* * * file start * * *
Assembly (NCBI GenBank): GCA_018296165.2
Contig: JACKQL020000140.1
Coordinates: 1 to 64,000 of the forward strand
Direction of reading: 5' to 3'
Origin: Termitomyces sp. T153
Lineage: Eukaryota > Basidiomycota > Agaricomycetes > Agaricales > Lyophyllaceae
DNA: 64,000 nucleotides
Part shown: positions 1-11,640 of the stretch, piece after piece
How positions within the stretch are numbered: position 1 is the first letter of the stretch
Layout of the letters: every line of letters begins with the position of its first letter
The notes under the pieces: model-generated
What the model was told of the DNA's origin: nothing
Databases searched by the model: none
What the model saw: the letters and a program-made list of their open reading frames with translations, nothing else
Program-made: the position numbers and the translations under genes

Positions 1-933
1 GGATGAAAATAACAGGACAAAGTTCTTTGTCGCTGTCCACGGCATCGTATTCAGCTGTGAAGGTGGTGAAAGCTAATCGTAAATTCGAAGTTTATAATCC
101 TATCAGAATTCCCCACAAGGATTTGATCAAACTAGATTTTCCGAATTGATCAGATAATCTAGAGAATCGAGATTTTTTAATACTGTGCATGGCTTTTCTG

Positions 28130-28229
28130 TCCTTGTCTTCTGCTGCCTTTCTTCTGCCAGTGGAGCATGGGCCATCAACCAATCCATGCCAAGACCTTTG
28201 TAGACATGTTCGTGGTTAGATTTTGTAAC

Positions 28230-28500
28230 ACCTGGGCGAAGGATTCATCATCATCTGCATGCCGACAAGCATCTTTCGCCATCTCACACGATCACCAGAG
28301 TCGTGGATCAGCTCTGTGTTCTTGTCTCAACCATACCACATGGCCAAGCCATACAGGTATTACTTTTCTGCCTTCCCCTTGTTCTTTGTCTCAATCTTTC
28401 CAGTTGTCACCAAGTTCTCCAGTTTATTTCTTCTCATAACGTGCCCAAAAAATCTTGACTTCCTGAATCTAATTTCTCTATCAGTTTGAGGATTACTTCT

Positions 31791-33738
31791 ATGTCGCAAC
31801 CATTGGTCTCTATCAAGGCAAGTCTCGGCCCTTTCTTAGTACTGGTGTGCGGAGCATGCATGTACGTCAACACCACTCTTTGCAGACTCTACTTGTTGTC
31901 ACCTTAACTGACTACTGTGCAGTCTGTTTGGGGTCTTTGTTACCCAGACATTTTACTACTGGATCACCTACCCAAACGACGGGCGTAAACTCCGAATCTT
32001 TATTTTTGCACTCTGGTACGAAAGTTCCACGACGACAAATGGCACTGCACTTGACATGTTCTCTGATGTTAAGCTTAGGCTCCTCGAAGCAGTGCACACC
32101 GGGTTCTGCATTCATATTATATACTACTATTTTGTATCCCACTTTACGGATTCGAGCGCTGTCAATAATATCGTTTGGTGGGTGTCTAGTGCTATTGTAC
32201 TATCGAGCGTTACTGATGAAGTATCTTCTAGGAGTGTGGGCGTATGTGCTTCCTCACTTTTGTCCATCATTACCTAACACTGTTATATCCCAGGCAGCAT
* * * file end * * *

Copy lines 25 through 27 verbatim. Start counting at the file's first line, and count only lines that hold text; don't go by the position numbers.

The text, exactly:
28401 CAGTTGTCACCAAGTTCTCCAGTTTATTTCTTCTCATAACGTGCCCAAAAAATCTTGACTTCCTGAATCTAATTTCTCTATCAGTTTGAGGATTACTTCT

Positions 31791-33738
31791 ATGTCGCAAC